A rendering of the newly discovered Bisticeratops froeseorum, which was found in 74-million-year-old rocks in the Bisti/De-Na-Zin Wilderness Area in northwest New Mexico. (Courtesy of New Mexico Museum of Natural History and Science)

Copyright © 2022 Albuquerque Journal

New Mexico already is home to a robust dinosaur history.

Time to add another one.

A new species of a horned dinosaur has been discovered in 74 million-year-old rocks in the Bisti/De-Na-Zin Wilderness Area in northwest New Mexico.

A team of paleontologists, which includes Spencer Lucas and Sebastian Dalman from the New Mexico Museum of Natural History and Science, published the findings.

According to Lucas, the fossil itself was actually discovered by a University of Arizona field team in the 1970s. However, the skull remained largely unprepared (cleaned and restored) for decades, and that work has been ongoing. That preparation, plus new ideas about ceratopsian diversity, propelled recognition of it as a new species, which is what prompted the publication of the article.

The team named the dinosaur Bisticeratops froeseorum (pronounced “Biss-tie-SAYR-uh-tops frose-e-or-um”), after the Bisti/De-Na-Zin Wilderness Area where the fossil was collected, and for the Froese family of the musical group Tangerine Dream, one of Dalman’s favorite bands.

“Bisticeratops adds to the diversity of Late Cretaceous horned dinosaurs from New Mexico,” Lucas said. “It shows that important discoveries and analyses continue to be made in the state in our effort to understand better the history of dinosaurs during the last few million years before their extinction.”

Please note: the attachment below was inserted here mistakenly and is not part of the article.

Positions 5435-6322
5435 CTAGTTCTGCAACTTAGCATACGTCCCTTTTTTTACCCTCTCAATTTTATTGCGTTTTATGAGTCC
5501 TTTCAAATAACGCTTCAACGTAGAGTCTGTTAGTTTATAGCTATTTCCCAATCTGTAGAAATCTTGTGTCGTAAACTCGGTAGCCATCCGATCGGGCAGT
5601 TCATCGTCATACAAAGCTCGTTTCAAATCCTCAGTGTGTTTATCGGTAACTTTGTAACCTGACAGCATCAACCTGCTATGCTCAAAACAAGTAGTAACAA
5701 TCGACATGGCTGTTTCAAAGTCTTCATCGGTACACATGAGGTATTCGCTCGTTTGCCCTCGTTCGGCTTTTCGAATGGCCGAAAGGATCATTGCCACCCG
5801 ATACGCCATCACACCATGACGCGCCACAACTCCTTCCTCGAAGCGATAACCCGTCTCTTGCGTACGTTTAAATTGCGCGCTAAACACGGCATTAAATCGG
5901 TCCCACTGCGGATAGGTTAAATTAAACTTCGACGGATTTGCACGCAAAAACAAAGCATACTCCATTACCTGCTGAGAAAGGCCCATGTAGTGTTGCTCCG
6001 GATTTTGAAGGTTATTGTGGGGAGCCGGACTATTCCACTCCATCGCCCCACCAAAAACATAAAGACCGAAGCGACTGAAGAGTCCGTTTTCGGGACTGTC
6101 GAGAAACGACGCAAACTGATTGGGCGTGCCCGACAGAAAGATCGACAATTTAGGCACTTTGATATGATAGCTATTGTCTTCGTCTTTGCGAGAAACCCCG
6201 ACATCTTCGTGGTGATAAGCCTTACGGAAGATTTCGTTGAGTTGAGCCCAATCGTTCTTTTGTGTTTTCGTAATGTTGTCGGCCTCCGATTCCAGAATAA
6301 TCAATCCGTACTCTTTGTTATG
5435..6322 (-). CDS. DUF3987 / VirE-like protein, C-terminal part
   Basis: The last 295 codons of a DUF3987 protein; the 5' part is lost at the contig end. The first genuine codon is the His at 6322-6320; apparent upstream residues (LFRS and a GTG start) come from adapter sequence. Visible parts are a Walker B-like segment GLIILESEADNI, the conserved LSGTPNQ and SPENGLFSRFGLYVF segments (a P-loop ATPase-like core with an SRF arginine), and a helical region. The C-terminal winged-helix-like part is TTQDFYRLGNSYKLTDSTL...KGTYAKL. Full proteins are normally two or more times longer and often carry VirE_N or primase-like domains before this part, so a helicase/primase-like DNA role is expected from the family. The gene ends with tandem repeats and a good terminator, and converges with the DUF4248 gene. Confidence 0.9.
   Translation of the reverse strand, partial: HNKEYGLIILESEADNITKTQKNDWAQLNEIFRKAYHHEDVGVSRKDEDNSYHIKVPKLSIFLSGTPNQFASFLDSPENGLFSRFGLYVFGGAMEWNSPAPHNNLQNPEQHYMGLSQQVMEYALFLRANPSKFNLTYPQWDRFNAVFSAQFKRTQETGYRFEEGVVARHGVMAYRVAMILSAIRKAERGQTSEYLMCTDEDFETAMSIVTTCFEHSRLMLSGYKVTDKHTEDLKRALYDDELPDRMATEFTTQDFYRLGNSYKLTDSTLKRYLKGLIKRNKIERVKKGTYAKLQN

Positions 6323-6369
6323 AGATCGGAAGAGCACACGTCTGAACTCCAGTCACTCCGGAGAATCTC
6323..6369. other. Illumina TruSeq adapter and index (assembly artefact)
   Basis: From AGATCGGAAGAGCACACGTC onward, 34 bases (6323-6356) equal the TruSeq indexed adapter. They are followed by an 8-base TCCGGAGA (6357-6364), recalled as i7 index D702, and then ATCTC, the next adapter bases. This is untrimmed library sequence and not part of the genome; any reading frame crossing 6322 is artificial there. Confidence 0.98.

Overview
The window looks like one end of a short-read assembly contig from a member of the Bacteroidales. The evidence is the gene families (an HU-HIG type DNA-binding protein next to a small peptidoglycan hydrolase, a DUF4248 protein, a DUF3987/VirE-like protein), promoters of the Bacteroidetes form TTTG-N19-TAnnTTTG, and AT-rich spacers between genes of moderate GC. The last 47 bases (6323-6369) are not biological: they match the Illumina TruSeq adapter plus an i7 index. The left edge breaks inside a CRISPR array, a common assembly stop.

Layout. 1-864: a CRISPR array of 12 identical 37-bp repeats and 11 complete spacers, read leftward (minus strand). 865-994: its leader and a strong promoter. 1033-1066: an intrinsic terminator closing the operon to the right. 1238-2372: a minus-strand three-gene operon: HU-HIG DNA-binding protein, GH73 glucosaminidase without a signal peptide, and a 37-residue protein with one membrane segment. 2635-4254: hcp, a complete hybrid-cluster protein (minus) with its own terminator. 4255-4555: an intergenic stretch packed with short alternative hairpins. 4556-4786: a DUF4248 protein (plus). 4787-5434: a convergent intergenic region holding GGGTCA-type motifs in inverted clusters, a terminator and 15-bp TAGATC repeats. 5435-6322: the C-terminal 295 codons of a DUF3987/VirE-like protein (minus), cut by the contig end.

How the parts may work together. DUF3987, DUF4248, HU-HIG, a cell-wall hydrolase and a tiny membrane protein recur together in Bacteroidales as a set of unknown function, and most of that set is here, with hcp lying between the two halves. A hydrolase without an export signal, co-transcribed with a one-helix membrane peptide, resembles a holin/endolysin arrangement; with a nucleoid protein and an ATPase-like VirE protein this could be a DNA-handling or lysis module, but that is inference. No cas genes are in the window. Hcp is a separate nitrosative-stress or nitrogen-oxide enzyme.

The skull of the newly-discovered Bisticeratops. (Courtesy of New Mexico Museum of Natural History and Science)

Bisticeratops was a horned dinosaur, or ceratopsian, from the same group as the famous Triceratops, with an estimated body length of about 18 feet. This plant-eating dinosaur lived in the jungles and swamps near the seacoast that submerged what is now northwestern New Mexico 74 million years ago.

The fossil itself includes most of the skull of the dinosaur. The skull of Bisticeratops shows bite marks from a large predatory dinosaur, probably a tyrannosaur, although it is uncertain whether this was from active predation while Bisticeratops was alive, or due to scavenging after it had died.

“We can tell that the bite marks aren’t healed,” Lucas said. “The bites came from either the dinosaur getting killed or maybe after it dies, it was scavenged. Usually you don’t see a number of bite marks like this. When you think about it, the bite marks are telling you a story as a meat-eating dinosaur got to it.”

The work on the dinosaur is being done in New Mexico. Meanwhile, Bisticeratops joins other recently described horned dinosaurs from New Mexico – Navajoceratops, Terminocavus and Sierraceratops – in identifying what looks like a unique fauna of horned dinosaurs that lived in New Mexico 73 million to 75 million years ago.

“Horned dinosaurs originated in Asia and came over to this area,” he said. “They started to diversify and there were many species. The discoveries of these species show the different complexities with each species.”

Lucas’ line of work includes plenty of room for discovery and finding a new species is always exciting.

“We’re the first people to see this species of animal from more than 70 million years ago,” Lucas said. “Bisticeratops represents a unique kind of dinosaur. Now it’s time for more research and getting the public educated about the discovery.”